• Martyn Wakefield

PACIFIC HEIGHTS (REVIEW)

Dir. John Schlesinger

Reviewer. Dan Cook

One year after starring as the definitive Dark Knight, Michael Keaton went from Batman to badman in PACIFIC HEIGHTS, John Schlesinger’s tense psycho-thriller that sees the usually comedic and likeable actor as a truly unpleasant character. In the film, Keaton plays a mysterious and sly tenant who does everything he can to both financially and psychologically destroy his personable landlords (Melanie Griffiths and Matthew Modine) who are legally powerless to stop his mysterious but undoubtedly malicious actions.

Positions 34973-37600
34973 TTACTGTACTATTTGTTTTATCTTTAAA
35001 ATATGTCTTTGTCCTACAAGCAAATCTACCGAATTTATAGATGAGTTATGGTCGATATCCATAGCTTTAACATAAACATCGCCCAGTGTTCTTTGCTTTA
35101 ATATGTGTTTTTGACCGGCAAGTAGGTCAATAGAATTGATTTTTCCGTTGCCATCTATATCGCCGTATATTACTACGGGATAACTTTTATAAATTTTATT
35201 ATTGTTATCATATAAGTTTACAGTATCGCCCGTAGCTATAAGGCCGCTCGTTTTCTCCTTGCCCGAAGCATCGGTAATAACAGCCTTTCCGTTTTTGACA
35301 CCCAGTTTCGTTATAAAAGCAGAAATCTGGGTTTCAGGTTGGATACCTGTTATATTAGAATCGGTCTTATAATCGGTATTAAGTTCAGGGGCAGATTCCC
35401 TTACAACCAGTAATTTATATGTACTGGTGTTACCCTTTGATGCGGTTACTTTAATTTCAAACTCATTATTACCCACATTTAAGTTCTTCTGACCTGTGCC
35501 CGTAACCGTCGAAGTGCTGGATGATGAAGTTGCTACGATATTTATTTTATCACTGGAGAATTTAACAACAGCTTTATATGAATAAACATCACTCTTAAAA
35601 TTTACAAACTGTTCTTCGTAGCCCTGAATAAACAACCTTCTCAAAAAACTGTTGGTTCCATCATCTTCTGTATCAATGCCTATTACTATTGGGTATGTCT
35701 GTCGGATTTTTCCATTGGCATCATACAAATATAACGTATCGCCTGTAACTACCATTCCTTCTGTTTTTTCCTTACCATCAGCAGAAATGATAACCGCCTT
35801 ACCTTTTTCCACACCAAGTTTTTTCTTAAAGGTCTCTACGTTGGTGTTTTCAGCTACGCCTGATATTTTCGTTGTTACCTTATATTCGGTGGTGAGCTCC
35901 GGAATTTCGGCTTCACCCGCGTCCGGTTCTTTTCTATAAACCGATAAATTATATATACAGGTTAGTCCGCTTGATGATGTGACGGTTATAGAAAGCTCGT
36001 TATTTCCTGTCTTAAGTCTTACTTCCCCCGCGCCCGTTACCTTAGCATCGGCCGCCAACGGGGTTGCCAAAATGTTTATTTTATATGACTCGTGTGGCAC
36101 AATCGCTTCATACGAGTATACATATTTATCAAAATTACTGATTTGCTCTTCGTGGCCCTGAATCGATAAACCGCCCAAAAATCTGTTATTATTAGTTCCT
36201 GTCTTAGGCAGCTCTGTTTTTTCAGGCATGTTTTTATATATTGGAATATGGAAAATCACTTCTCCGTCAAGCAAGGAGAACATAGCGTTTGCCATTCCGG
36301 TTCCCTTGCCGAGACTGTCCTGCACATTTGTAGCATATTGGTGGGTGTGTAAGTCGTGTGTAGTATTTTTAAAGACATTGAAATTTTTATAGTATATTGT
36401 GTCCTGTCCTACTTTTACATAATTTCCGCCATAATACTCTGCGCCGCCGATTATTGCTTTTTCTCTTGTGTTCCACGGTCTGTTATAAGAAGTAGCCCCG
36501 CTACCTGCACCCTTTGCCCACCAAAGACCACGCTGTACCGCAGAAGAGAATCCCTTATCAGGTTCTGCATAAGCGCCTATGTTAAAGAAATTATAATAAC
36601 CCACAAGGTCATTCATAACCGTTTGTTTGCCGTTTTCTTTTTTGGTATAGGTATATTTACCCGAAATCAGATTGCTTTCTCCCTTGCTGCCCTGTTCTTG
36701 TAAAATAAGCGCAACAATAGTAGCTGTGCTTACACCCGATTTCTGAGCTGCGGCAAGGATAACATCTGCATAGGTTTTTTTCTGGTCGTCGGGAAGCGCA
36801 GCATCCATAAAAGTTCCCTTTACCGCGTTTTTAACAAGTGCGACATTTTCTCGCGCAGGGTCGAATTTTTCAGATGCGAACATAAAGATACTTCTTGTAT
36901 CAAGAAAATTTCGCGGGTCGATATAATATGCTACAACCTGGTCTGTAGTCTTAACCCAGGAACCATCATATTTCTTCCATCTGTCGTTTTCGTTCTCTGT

The idea of being attacked in your own house is a terrifyingly relatable one and director Schlesinger, thanks to some voyeuristic camera work and Hans Zimmer’s brooding underscoring, expertly turns the couples palatial San Francisco apartment building into a claustrophobic and perilous nightmare - where late night hammering and random cockroach infestations quickly wear down the patience of both the central twosome and the other tenants of the building. PACIFIC HEIGHTS certainly follows many of the standard conventions of the domestic horror thriller and seasoned viewers of the genre will find few surprises here. However, it is still a perfectly serviceable little nerve-shredder that proves once again that while home is where the heart is, it is can also be a place of terror and danger.



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